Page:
Alternatives in Pakistan
May 18, 2009 § 11 Comments
Note: This post is by Shalini Gera, a friend and ally of APP.
As I see it, the justification for the current military action in Swat is primarily this: “Although this bombardment of Swat is tragic, and the plight of the refugees heartrending, and the extent of devastation overwhelming –this is the only way out! There is simply no other way to stop the Taliban. Military action is a necessary evil, and ugly as the results are, things would be much worse otherwise.”
It is this perspective that I want to explore more in this post. I don’t know enough about the particularities of Pakistan, other than what I can gather from the internet—so I would appreciate all corrections, arguments and vehement disagreements, and hope to learn more from the conversation.
Maggie Thatcher’s famous slogan, when it came to advocating neo-liberalism, free-trade and capitalism was “There Is No Alternative.” In fact, this was such a favorite line of hers, that it was shortened to TINA, and became the title of her biography.
It is not just neo-liberalism—TINA is the favorite slogan of the Conservative Right for every single war or any other depradation. From the Hiroshima bombing, to the Vietnam War, to the wars in Afghanistan and Iraq, to tax cuts for the super-rich, to obscene hand-outs to the financial sector—we have always been told that other alternatives were considered, but they were simply not viable.
I am not making facile comparisons between what is happening right now in Swat valley with these other cases. What I am saying is — given the regularity with which TINA gets dished out every time the power elite further consolidate their power at the expense of the poor and dispossessed, let’s keep our skepticism alive for a bit before accepting TINA in the case of Swat valley. Especially because our accepting TINA will lead to the legitimization of a solution which…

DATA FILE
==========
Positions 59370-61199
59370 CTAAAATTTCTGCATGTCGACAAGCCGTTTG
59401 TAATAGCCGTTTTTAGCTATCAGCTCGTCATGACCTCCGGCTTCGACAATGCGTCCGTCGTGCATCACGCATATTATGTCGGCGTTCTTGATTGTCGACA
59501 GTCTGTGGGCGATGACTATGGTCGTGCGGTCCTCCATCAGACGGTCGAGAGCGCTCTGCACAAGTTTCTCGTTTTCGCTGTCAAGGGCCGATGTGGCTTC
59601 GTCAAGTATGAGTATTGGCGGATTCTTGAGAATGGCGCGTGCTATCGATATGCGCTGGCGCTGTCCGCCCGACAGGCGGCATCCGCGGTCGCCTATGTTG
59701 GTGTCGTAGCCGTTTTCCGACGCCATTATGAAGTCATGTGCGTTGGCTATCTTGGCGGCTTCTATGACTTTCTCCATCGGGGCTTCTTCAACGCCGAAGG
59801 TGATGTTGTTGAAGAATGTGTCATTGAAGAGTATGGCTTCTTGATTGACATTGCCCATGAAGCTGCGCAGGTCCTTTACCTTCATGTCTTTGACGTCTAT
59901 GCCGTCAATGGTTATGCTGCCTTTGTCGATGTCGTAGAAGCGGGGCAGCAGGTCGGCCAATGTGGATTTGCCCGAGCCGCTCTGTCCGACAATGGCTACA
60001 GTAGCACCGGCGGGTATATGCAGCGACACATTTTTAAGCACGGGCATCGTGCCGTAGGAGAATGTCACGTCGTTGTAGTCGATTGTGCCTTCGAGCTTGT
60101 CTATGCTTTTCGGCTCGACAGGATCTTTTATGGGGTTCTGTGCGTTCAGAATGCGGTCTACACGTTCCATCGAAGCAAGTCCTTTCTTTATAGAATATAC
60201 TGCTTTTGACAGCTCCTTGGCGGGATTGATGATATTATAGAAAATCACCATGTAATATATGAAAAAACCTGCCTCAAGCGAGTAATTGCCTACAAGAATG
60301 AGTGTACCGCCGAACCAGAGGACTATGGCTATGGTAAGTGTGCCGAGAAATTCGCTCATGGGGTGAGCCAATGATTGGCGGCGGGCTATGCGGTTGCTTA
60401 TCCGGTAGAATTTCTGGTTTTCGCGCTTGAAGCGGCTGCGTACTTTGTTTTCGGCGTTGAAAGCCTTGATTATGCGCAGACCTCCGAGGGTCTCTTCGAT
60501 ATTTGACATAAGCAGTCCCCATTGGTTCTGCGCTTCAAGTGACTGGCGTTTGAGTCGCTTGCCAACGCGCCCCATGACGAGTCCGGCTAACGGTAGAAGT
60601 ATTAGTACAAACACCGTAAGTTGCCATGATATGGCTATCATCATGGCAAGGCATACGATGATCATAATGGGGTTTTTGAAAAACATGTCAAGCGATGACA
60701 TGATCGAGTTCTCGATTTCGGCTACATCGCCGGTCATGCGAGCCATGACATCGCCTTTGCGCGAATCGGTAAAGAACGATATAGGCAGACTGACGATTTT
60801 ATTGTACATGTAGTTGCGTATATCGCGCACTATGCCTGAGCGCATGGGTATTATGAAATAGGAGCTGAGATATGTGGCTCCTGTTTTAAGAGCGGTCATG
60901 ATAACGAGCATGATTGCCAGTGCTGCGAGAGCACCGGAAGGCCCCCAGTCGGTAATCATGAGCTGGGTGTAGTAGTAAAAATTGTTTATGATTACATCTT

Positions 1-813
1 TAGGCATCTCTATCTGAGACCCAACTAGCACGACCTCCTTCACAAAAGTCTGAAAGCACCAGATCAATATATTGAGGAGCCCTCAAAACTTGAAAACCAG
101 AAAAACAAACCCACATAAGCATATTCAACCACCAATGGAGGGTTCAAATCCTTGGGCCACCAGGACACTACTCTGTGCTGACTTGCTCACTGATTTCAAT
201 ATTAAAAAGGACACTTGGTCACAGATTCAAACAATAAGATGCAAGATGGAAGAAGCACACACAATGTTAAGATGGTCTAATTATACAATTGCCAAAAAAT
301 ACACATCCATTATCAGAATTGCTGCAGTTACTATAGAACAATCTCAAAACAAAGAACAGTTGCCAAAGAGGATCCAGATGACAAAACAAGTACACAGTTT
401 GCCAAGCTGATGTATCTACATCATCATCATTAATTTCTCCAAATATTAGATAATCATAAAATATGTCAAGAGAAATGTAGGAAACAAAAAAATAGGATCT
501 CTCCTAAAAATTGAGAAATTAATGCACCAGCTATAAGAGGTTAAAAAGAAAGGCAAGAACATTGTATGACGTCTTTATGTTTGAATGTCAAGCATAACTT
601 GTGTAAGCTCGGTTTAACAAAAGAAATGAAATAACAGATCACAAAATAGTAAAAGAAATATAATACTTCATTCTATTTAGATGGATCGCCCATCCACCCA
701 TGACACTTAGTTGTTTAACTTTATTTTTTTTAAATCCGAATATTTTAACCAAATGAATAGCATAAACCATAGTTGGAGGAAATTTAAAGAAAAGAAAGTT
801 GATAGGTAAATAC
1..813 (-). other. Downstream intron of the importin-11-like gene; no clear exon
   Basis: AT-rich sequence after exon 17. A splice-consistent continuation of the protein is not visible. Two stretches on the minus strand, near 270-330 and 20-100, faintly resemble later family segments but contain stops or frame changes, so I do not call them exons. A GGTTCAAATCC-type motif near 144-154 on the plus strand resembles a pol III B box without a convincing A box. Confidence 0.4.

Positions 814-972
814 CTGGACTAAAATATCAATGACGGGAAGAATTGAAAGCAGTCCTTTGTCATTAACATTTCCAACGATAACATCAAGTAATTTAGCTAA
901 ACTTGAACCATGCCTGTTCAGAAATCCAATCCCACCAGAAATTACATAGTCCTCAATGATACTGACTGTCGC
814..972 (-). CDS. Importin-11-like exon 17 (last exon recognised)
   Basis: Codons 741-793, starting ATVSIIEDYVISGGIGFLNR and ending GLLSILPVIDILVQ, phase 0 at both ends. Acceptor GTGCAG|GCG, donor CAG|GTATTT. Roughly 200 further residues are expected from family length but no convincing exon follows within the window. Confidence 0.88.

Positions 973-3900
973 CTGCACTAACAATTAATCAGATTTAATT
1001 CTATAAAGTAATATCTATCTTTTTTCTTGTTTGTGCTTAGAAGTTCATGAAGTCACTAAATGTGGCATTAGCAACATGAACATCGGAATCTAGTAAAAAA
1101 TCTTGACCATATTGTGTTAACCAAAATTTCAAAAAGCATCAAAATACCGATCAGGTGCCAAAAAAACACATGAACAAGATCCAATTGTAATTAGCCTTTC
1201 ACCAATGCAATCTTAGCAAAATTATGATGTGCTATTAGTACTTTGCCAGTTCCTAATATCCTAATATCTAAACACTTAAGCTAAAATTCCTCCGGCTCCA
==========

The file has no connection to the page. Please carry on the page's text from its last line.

(a) gives even more power and legitimacy to an institution, the Pakistani army, which has a sordid history of being completely unaccountable, and servicing a tiny elite
(b) disproportionately hurts the most poor and marginalized people in society
(c) furthers the imperialist agenda in the region
(d) comes at such a huge humanitarian toll
(e) allows a corrupt government to divert even more public resources away from a progressive social agenda (of education, employment and health), which in the long run is the only real defense against Talibanisation.
Each time in the past when TINA has been successfully deployed, there is some dire threat which requires immediate action (another imminent 9/11, WMDs ready to be launched, insurgents running amok, Great Depression round the corner), and there simply isn’t enough time to fix the system or address long-standing needs. And yes, the poor and innocent will have to face even more hardships, but what-to-do, “TINA!”